Hornworms on tomatoes

Ken Johnson

There are several different types of caterpillars that will feed on tomatoes. The most well known, and probably most dreaded, are the tomato (Manduca quinquemaculata) or tobacco (Manduca sexta) hornworms. These large (up to four inches long) green caterpillars have a prominent “horn” on their rear end (thus their name) and can do quite a bit of damage to tomato plants.

Hornworm damage usually begins to occur midsummer and continues throughout the remainder of the growing season. Because of their size, they can quickly defoliate tomatoes and less commonly potatoes, eggplants and peppers. They may also occasionally feed on green fruit.

You’ll likely spot the damage caused by these caterpillars long before you see the culprit. Hornworms are often difficult to see because of their protective coloring. They prefer to stay out of the heat and direct sunlight, so they tend to feed on the interior of the plant during the day. They are more easily spotted when they move to the outside of the plant at dawn and dusk. The presence of the hornworm may also be noticed because of the large, black droppings (frass) that accumulate on the ground beneath the affected plants.

If you find one of these caterpillars and are want to know what species you have here is how you can tell them apart. The tobacco hornworm larva is generally green with seven diagonal white lines on the sides and a curved red horn. The tomato hornworms have eight V-shaped marks on each side and their horn is straighter and blue-black in color. The tobacco hornworm is the most commonly seen of the two.

These hornworms are the larvae of hawk or sphinx moths, also known as hummingbird moths.  The adult moths emerge in mid- to late spring. The moths of both of these species are very large with wingspans of up to five inches and are capable of flying long distances. After mating, females lay small, pearl-like eggs individually on tomato foliage and leaves of other hosts (pepper, potato, eggplant and some weeds of the nightshade family). The caterpillars hatch and usually pass through five larval stages, or instars, in about one month. Fully grown larvae pupate in the soil. There are usually two generations produced each summer; larvae of the second generation overwinter as pupae.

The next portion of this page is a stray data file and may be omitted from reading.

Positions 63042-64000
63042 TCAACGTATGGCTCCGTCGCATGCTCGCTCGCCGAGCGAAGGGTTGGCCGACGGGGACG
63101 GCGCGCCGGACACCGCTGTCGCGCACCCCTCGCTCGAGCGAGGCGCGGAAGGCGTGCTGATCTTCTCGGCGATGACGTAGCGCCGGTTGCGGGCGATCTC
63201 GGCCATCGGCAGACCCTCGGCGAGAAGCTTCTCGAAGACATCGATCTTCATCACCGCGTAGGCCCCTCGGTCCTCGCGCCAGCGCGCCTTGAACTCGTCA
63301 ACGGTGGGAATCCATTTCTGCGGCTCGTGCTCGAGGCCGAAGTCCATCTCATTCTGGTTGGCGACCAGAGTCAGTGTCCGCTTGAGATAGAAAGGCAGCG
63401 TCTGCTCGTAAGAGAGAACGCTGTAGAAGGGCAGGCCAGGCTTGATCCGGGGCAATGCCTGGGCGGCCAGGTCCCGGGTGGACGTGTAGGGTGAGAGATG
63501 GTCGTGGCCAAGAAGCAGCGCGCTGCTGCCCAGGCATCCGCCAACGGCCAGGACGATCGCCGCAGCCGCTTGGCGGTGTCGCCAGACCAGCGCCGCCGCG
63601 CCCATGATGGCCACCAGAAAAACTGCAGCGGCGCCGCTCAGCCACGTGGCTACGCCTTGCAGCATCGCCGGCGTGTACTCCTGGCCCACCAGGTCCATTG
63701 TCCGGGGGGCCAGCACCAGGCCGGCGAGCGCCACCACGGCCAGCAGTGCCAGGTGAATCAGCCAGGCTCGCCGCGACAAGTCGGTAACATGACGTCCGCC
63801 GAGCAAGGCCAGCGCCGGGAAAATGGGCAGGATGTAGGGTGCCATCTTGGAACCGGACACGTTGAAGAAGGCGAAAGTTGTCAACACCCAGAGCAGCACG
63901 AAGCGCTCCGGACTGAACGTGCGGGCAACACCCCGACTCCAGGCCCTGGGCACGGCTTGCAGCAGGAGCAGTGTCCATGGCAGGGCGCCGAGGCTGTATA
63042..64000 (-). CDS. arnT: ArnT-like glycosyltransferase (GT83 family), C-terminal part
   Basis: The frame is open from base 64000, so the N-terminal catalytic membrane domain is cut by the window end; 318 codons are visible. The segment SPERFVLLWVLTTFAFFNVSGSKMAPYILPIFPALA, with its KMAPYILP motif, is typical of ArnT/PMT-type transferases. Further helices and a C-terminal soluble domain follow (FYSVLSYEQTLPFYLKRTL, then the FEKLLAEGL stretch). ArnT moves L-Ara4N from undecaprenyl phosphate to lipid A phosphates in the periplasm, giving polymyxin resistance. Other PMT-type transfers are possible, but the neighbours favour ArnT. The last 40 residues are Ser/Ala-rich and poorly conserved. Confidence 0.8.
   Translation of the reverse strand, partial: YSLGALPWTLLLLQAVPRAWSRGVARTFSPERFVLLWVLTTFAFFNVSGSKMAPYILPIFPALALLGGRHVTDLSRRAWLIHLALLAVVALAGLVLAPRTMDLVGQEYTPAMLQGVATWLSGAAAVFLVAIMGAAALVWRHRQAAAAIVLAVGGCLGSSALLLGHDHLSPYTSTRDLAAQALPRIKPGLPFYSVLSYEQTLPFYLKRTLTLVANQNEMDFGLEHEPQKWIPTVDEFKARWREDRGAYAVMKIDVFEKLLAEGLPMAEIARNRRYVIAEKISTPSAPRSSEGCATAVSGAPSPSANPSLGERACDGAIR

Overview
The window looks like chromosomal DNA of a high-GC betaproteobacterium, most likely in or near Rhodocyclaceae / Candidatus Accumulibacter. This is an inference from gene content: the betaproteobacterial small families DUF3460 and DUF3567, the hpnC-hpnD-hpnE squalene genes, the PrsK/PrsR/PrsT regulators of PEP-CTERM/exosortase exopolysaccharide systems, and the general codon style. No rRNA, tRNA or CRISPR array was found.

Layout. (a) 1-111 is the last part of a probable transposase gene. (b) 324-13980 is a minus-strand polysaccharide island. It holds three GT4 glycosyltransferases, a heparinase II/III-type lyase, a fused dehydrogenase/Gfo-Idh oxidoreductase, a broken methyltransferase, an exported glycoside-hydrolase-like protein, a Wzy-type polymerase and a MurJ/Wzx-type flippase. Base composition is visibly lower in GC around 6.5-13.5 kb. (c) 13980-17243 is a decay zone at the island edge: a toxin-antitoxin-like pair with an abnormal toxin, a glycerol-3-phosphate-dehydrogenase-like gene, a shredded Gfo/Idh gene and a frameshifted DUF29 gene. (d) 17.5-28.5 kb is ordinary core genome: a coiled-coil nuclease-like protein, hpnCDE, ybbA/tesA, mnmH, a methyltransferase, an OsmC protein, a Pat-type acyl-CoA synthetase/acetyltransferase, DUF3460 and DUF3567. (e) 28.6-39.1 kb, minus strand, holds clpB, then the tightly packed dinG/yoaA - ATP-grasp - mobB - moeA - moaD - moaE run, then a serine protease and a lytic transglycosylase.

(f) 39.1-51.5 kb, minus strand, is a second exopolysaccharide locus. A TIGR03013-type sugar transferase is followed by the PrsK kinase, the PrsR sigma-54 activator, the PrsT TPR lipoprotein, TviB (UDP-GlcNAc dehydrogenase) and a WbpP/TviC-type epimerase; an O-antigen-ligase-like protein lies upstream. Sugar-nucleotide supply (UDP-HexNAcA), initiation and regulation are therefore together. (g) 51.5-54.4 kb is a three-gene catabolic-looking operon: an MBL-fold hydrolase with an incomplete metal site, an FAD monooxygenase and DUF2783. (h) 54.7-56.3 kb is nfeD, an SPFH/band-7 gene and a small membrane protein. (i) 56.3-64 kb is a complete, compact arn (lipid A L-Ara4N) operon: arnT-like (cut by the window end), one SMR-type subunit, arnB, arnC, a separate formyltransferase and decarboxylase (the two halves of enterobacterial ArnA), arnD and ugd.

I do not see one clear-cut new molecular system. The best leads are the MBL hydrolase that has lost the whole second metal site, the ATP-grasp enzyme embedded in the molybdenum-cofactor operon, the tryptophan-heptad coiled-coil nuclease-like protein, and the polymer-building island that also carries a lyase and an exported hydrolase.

There are several different ways you can control these pests in your garden. Hand picking is a good way to control these caterpillars, especially in smaller plantings. Rototilling the soil after you are done growing for the year is a very effective management strategy too. It has been shown to destroy up to 90 percent of overwintering pupa. Pesticides can also be used to manage these pests; make sure to read and follow all label directions.

Nature also does a good job at helping control populations of hornworms. Eggs and small larvae will be eaten by a variety of different insects. Hornworm caterpillars are also attacked by small parasitic wasps. The wasps will lay eggs in the hornworm larvae. When the wasp eggs hatch the larvae consume the internal organs and fluids of the caterpillar. When the wasp larvae complete their development, they form white, silken cocoons on the outside of the caterpillar’s body. When the adult wasps emerge from the cocoons, the caterpillar will die. If you these parasitized hornworms, leave them be in order to conserve the beneficial wasps. The wasps that emerge will find other hornworms to parasitize.

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